made it difficult if not impossible to identify effective educational methods and to integrate those methods into coordinated, broad-based programs that meet the needs of the diverse range of health professionals.
Continuing education efforts should bring health professionals from various disciplines together in carefully tailored learning environments. As team-based health care delivery becomes increasingly important, such interprofessional efforts will enable participants to learn both individually and as collaborative members of a team, with a common goal of improving patient outcomes.
A new, comprehensive vision of professional development is needed to replace the culture that now envelops continuing education in health care. Such a vision will be key in guiding efforts to address flaws in current CE efforts and to ensure that all health professionals engage effectively in a process of lifelong learning aimed squarely at improving patient care and population health.
Establishing a national interprofessional CE institute is a promising way to foster improvements in CE for health professionals. This report proposes the creation of a public-private entity that involves the full spectrum of stakeholders in health care delivery and continuing education and that is charged with developing and overseeing comprehensive change in the way CE is conducted, financed, regulated, and evaluated.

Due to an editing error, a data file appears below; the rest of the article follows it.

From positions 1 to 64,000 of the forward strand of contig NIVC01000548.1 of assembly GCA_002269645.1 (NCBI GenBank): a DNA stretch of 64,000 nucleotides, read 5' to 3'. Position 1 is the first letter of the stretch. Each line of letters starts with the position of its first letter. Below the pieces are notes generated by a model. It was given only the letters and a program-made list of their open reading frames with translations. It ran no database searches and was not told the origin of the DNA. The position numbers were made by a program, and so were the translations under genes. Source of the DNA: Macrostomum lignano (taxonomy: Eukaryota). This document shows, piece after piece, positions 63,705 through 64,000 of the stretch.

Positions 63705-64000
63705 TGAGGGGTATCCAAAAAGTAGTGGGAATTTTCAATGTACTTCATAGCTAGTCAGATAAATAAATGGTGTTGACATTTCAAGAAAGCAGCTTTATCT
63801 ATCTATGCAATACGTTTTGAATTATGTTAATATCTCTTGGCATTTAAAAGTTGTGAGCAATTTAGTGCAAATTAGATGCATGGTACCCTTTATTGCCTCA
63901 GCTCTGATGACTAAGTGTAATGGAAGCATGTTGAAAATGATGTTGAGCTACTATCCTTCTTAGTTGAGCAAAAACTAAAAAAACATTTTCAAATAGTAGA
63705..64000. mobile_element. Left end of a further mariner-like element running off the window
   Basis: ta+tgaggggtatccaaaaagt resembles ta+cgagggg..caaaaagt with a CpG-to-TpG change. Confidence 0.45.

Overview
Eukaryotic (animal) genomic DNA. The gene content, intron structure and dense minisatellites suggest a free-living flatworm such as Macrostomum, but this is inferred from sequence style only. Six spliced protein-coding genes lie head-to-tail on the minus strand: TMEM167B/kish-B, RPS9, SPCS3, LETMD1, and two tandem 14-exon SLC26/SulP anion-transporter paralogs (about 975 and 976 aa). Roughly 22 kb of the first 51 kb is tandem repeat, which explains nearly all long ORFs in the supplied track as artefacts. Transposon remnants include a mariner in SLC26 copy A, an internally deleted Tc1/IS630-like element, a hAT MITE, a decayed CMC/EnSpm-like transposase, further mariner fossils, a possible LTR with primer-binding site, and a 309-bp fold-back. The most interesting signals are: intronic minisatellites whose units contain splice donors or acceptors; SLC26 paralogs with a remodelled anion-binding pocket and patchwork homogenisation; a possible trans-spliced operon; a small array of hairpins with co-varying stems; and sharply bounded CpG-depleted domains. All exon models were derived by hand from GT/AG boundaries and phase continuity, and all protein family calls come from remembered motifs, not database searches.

For health professionals, continuing education encompasses the period of learning from postlicensure to career’s end. CE is intended to enable health professionals to keep their knowledge and skills up to date, with the ultimate goal of helping health professionals provide the best possible care, improve patient outcomes, and protect patient safety.
The reality of continuing education, however, is far different. Although there are instances of programs focused on those goals, on an overarching level the U.S. approach to CE has many flaws:
Health professionals and their employers tend to focus on meeting regulatory requirements rather than identifying personal knowledge gaps and finding programs to address them. Many of the regulatory organizations that oversee CE tend